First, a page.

3. I agree that we can have tasteful and meaningful celebrations of our heritage, history and culture. You didn’t comment on my question about such during our corporate worship times.

    Again, I was at a church on a Sunday morning where there was a time dedicated to a Black history presentation. I’m Black and it was awkward for me.

    Question: What was the gathering “from every nation, from all tribes and peoples and languages, standing before the throne” doing? Their focus was “Salvation to our God who sits on the throne, and unto the lamb.”

    I think the focus on race during Sunday worship gatherings (especially when all races aren’t included at one time or another) might only add to the perpetuation of our segregated Sunday mornings. I know I don’t want to attend a church where there’s a white history moment during the time I came to worship. Just my opinion, I could be wrong. Hit me back.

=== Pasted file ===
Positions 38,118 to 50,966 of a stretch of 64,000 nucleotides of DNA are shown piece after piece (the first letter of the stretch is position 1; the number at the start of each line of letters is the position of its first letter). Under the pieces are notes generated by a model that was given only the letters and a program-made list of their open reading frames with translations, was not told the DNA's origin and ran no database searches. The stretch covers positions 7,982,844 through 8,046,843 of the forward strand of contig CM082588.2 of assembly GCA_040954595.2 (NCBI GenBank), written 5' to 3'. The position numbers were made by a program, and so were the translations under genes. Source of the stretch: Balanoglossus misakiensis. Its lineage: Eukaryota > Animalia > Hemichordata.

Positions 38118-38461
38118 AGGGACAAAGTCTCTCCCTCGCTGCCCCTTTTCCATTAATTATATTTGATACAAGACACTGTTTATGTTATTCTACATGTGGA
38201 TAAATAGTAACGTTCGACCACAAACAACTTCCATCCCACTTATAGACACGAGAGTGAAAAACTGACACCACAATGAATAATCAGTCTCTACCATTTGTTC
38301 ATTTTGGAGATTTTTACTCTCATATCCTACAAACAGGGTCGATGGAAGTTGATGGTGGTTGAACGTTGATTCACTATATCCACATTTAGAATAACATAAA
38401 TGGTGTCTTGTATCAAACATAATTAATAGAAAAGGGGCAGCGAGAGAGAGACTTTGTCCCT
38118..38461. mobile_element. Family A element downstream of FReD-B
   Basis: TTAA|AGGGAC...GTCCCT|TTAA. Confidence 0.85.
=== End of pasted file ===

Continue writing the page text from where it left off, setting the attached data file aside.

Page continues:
4. Oh… sorry missed the heart of what you were asking. To be very honest, I think different local churches play very different roles. So I will run on a short tangent.

    A good example, as you well know, the black church historically has been a place that has fought for equality and justice, from the conditions of slavery up till the present. They also helped to teach its members that often had inferiority complexes that they were somebody, because they were children of God, and made in his image. I believe that the Gospel was fleshed out in the African American experience.

    Their now exist many first and second generation Korean churches. First generation churches, help the highly Korean speaking and cultured congregants to connect in a society that does not have a place for them, nor where their language is spoken or understood. Their service takes on a Korean cultured focus. Second generation churches, often are filled with the american born Koreans, who speak English. These services are more likely to be diverse with other ethnic groups, and are either bilingual or often primarily in English.